Why a Child May Sexually Harm Another Child

There are many possibilities for what might cause inappropriate sexual behavior of a child to another. People are often surprised to learn that, in fact, over a third of all sexual abuse of children is committed by someone under the age of 18 who usually is a family member. Children may engage in sexually harmful interactions without knowing or understanding that they are being inappropriate, or that they are hurting another child.

When a child does act in sexually concerning ways towards another child it could be caused by a number of things. Some behaviors are impulsive and unplanned; others are carefully thought out or strategized. The specific circumstances and the individual children involved must be taken into consideration when trying to understand the causes of sexual abuse among children and youth.

The information below is adapted from Toni Cavanagh Johnson’s Helping Children with Sexual Behavior Problems © 2004 by Toni Cavanagh Johnson, Ph.D.

Reasons why a child’s sexual behavior moves beyond what is considered natural and healthy

When a child’s emotional and physical space is routinely violated, it may leave a feeling of distress related to sex which can then appear as sexual behaviors. In some children, the level of exposure to adult sexuality in our modern culture is so overwhelming that they are unable to make sense of it at their developmental stage. These children may engage in sexual behaviors to try to get rid of these feelings of confusion, tension and anxiety.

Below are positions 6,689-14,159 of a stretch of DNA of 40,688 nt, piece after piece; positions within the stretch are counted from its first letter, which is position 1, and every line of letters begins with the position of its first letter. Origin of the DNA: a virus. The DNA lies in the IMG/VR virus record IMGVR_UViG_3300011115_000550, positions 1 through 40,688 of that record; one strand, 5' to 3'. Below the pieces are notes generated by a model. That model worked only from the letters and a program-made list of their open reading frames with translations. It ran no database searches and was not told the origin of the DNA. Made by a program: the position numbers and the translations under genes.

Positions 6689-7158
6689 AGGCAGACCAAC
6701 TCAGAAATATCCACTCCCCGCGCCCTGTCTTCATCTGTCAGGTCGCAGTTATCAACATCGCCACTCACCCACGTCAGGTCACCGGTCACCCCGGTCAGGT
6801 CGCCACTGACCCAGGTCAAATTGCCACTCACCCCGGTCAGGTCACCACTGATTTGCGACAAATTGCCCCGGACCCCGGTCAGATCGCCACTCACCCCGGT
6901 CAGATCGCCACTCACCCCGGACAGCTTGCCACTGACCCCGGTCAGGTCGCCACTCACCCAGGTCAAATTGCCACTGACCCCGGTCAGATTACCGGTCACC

Below are some additional factors which may increase the likelihood that sexually concerning behaviors might emerge in a child.

Exposure to sexual information

  • Are confused about images or language from TV, movies, videos, video games, or on the Internet
  • Live in neighborhoods in which sex is a major influence
  • Live in homes with a sexualized environment
  • Live with adults or teens who act in sexual ways after drinking or taking drugs regardless of the presence of children
  • Live in sexually explicit environments in which sex is used for payment or barter  

Experiences of victimization

  • Live in homes where there is little or no physical, sexual or emotional privacy
  • Have been used to meet the emotional needs of a parent, which may be sexualized
  • Have been physically abused and or neglected and emotionally abused
  • Have observed physical violence to others
  • Exposed to interactions where sex is routinely paired with aggression

Sexually abusive experiences

  • Have been exposed to genitals or sexual acts for the sexual pleasure of others
  • Have been observed or photographed naked for the sexual stimulation of others
  • Have participated in activities to meet the sexual needs of others